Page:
Artificial lighting reveals human presence
This map dramatically illustrates the growing extent of human activity on planet Earth through the detection of lights at night.
Covering a 15-year period of night-time satellite observations, it illustrates the phenomenal growth and intensification of human impact, revealing a mosaic of human settlements (e.g. urban clusters), industrial activity, wildfires and human-induced fires lit to clear land.
In the early 1980s the first low-light nighttime images of the Earth’s surface were released from the United States Defense Meteorological Satellite Program (DMSP).
These data were originally designed to monitor cloud cover at night for weather forecasting.
By the mid-1990s, they were being used to help map human population distribution, estimate built area and impervious surfaces, identify maritime commercial activity (including offshore oil and gas exploration and fishing), map fires and estimate the impacts of human expansion on agricultural land.
Humans have transformed over half of the Earth’s ice-free terrestrial land surface into cropland and pasture. Agriculture has evolved to sustain ever-larger populations which, in turn, has led to the more intense use of lands for urban growth, industrialisation and energy extraction. Now, we see a world transformed by these processes. We can observe the phenomenal growth of urban regions by changes in patterns of city lights.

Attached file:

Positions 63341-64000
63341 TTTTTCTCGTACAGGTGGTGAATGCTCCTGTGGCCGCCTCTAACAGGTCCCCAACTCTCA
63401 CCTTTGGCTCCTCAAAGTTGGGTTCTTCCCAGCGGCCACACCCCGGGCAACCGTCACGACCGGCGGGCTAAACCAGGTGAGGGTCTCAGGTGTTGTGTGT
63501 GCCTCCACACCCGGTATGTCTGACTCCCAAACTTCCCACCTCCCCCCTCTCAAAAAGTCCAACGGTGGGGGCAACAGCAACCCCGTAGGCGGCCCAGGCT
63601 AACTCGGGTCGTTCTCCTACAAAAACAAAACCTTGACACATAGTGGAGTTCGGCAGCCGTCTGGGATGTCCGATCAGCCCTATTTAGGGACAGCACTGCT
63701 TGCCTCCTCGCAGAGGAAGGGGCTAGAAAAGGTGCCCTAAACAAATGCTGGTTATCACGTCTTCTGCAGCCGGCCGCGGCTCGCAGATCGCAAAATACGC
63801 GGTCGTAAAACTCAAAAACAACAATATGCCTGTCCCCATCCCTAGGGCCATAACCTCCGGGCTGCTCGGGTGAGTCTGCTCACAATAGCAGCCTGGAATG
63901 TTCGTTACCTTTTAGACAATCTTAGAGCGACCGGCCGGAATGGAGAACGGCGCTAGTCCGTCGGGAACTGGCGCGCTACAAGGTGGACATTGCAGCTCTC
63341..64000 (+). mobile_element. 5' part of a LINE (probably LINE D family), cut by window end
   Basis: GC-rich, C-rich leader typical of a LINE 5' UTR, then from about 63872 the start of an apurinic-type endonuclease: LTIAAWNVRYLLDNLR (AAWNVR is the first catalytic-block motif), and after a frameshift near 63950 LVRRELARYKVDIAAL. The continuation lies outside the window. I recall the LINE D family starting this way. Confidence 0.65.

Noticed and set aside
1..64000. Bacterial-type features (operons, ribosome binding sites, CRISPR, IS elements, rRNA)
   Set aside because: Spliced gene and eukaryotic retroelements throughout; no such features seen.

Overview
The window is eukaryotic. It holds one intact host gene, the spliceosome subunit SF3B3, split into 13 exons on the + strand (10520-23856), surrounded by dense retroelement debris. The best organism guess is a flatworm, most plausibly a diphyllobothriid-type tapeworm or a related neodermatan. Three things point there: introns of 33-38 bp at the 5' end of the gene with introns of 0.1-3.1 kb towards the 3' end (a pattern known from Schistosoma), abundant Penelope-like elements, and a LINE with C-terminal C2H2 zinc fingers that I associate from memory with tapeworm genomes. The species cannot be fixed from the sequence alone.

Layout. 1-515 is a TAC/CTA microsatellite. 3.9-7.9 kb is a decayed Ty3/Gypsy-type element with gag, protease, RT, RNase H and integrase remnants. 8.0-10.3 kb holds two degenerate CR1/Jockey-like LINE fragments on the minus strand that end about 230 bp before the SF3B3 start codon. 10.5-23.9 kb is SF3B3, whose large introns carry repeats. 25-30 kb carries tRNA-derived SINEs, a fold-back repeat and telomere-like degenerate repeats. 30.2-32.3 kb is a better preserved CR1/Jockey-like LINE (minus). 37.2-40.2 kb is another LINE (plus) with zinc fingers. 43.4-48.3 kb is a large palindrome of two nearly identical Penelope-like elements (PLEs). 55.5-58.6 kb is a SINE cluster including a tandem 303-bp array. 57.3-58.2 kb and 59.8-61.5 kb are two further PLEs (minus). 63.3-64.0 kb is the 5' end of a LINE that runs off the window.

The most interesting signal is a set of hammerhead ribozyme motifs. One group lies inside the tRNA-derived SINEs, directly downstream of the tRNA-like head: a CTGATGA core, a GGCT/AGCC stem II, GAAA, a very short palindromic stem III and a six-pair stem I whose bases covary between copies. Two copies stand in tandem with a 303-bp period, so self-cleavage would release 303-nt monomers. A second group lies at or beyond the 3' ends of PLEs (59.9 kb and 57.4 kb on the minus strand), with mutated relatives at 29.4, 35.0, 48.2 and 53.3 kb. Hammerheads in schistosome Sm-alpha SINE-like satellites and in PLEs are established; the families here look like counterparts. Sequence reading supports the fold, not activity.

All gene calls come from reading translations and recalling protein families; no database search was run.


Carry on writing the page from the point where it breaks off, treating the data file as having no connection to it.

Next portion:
On this map, older more established urban centres are shown in white while the urban growth since 1992 is shown in cyan, yellow and magenta (see map legend). The Indian subcontinent and Asia in particular have seen huge urban and industrial growth between 1992 and 2006. Fires, both natural and agricultural in origin, can be seen over vast areas of Africa, South-East Asia, South America and northern Australia. While they span huge areas collectively, individual fires are not as massive as the image suggests because they occurred over the 15-year period of record. Also seen on this image are oil flares where extraction activities are being carried out. Along the coast of South Korea and the Sea of Japan, lights of fishing fleets can be seen plying the waters using their lights to attract squid and other fish.
Night-lights alone under-represent the impact of human activities. Persistent cloud cover obscures urban centres in the Congo and the Amazon, which is why they remain dark in the map. More importantly, many inhabited areas, often in arid areas, have a very thin scattering of lights that suggest low levels of infrastructure.
When combined with maps of population density, the density and brightness of night-light networks can be used to infer the relative level of development and human well-being.